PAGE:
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Boy, Did the Angels Blow It

After watching the Angels squander Game 1 of the ALDS tonight, I've come to one conclusion: There's got to be a curse brewing. In an immediate sense, the loss puts all the pressure on the Angels coming into Friday's Game 2. But it also pushed the Angels postseason losing streak to the Red Sox to 10 games, dating back to Oct. 11, 1986. That was the fourth game of the ALCS. Dave Henderson, Donnie Moore. Yes, that ALCS.

Consider how it all went down on Wednesday.

The box score will show that Red Sox starter Jon Lester had a better night than John Lackey. But in reality, that wasn't case, which is why the Angels should have won this game.

Yes, Lester pitched a good game and he looked he got stronger toward the end. And yes, Lester was darned impressive when it counted, shutting down L.A. in the sixth, after the Red Sox took a one-run lead. But despite falling behind constantly to hitters, especially early in the game, the Angels bailed Lester out with impatience at the plate in critical situations.


Howie Kendrick, with the bases juiced, hit into a force play because he swung at a pitch that would have cut him down at the knees. Earlier in the inning, Vlad Guerrero flied out, also chasing when he could have waited for Lester to get himself into trouble. Those two instances stick out in my mind, though I'm sure you could find more.

Later, Guerrero hurt the Angels again, this time getting thrown out while trying to go from first to third on a blooper. Not smart. "I slid down, the ball hopped right up to me so it wasn't that bad," said Red Sox first baseman Kevin Youkilis, who threw Guerrero out from short right field. Yep, that bad.

Again, not to take away from Lester's performance, which came was even more impressive because it came in place of the injured Josh Beckett. But Lackey did more things to win, even though he was not rewarded for it. Lackey spent the entire night pounding the strike zone, but took the loss because he made one mistake to Jason Bay. Lackey caught another crummy break when he was chased out of the game in the seventh.

With two out, Angels right fielder Gary Matthews Jr. apparently lost Jacoby Ellsbury's fly ball in the lights, allowing Ellsbury a three-base error. Lackey walked the next batter and he was gone for left-hander Darren Oliver, who went on to retire left-hander David Ortiz.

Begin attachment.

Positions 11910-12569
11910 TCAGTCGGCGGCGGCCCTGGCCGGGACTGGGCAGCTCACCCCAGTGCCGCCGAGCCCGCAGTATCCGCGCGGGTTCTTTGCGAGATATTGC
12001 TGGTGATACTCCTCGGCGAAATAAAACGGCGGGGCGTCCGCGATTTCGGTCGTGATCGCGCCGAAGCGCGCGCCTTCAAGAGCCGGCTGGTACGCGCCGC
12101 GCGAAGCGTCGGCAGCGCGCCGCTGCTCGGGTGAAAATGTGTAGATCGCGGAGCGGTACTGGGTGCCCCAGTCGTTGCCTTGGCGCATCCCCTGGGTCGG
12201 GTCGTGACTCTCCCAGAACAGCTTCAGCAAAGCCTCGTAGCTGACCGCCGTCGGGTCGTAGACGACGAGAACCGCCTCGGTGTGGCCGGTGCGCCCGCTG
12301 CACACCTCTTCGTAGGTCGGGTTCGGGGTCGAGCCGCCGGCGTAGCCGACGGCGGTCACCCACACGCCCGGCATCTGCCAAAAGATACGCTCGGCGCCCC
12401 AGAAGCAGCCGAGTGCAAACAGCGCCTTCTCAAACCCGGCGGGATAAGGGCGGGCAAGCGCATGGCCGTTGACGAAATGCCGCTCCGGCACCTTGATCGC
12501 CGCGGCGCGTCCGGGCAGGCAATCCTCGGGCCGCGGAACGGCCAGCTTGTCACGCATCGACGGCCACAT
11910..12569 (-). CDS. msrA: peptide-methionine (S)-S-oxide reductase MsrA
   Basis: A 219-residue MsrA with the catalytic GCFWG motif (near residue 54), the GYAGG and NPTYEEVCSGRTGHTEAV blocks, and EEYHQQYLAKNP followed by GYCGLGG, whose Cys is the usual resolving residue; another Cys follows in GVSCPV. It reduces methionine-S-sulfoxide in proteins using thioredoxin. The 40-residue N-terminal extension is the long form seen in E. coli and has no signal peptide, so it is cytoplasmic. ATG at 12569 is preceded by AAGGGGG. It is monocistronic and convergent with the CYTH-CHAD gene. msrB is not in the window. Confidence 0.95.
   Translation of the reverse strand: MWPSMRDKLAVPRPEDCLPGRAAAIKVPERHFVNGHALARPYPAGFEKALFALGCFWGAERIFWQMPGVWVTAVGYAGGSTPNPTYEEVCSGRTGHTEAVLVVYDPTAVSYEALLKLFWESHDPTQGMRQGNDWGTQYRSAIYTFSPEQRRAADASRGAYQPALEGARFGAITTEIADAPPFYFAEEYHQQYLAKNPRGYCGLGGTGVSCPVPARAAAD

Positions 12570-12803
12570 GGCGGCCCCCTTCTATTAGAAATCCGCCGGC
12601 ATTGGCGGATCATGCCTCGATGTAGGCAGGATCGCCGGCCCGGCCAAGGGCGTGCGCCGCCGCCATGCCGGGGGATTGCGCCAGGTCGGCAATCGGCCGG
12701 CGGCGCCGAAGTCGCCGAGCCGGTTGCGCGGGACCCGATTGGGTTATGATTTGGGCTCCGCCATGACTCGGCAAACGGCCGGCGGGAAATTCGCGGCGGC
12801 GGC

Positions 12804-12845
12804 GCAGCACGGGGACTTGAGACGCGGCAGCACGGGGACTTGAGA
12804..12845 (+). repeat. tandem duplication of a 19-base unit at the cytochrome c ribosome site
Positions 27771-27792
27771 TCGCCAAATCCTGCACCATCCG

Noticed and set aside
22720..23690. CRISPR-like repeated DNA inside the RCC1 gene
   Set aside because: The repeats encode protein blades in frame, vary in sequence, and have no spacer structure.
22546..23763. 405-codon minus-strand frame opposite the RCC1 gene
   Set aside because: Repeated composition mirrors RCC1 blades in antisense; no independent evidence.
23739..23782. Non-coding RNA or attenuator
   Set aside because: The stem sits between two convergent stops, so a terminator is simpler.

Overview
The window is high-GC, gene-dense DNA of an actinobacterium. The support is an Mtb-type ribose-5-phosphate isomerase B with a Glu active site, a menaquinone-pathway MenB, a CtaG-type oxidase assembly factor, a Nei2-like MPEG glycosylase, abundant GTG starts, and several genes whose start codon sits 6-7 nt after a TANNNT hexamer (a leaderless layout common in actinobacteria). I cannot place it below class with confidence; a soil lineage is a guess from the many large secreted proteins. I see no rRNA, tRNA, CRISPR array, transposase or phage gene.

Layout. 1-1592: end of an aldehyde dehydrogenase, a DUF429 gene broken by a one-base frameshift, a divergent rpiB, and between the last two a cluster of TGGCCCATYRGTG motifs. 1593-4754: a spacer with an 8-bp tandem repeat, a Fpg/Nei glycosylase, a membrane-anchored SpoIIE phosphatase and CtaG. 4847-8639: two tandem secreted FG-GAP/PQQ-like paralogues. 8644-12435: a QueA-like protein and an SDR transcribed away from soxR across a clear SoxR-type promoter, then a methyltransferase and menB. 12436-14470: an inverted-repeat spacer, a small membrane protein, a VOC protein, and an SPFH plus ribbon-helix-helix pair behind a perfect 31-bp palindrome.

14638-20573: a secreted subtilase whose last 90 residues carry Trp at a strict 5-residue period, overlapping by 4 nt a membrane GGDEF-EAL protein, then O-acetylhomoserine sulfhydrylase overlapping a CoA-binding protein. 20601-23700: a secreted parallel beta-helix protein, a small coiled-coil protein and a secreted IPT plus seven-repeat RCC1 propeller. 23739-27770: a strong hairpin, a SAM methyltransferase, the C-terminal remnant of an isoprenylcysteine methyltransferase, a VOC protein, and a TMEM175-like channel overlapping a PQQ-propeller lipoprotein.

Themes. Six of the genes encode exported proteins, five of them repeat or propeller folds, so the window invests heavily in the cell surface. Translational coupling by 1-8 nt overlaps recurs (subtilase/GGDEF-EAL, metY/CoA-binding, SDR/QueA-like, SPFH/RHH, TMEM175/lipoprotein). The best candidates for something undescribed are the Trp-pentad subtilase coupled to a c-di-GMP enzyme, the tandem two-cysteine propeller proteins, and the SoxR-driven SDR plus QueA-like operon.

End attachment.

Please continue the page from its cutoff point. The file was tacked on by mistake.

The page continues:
"John pitched a great game and I think it was important to give a different look in there..." Angels Manager Mike Scioscia said.

Still, Lackey didn't look too happy leaving the game. Perhaps the most telling moment was when Lackey arrived at the top step of the dugout. Despite a strong performance (he threw 92 pitches in 6 2/3) his teammates thought it best to leave Lackey alone. Moments later, he fired his glove into the dugout wall.

You know what? It's hard to blame him.

By Marc Carig  |  October 2, 2008; 3:06 AM ET
Categories:  Angels , Red Sox  
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Comments

"But despite falling behind constantly to hitters, especially early in the game, the Angels bailed Lester out with impatience at the plate in critical situations."

Marc - so you are surprised that a team that hacks away was impatient at the plate and that a very good pitcher took advantage of it?

"Later, Guerrero hurt the Angels again, this time getting thrown out while trying to go from first to third on a blooper. "

I'm trying to remember - was it Boz that praised the Angels go go base running, putting pressure on the defense by going 1st to 3d? What was Guerrero still doing in the game when one run could tie it? Why no pinch runner?

Part of the reason the Angels lost has to do with what made them successful over the past few years and, in particular, this year. Aggressiveness at the plate and on the base paths.

You might be right that Lester nibbled a lot and was not as dominant as Lackey most of the night, but don't forget he was nibbling to batters who do not like to walk. That's just smart pitching. His command was awful in the first three innings, but he was bailed out by a team that takes an aggressive approach instead of the "walk is as good as a hit, wait for my pitch" mind set.

Lackey is one of my favorite pitchers and an elite right hander, but, as the announcers said last night, he averages more than a homer a game. When he misses in the zone to a patient hitter, he can be hit. He went away from the breaking balls that had worked the first two times against Bay when there was no indication Bay had adjusted.

Of course, the Angels can win 3 in row now, and it would not be a shock. Their offense has been effective enough all year, and if Aybar and Figgins start getting on base, there is no stopping LAA from scoring. Hunter / Kendrick / Napoli / Matthews gives them a very long batting order. Their starting pitching is capable of winning 1-0 games, and Dice-K is so walk-prone that even the Angels may start taking free passes. The Red Sox set up guys are not lock-down, and Papelbon has looked more hittable this year than last. The Angels have the best record this year, rather than the Red Sox, due to their dominance head-to-head in the regular season. But if they have fatal flaws,* they were displayed last night in a game they should have won.

* Given the hubris in this note, I should know something about fatal flaws.

Posted by: PTBNL | October 2, 2008 9:24 AM | Report abuse

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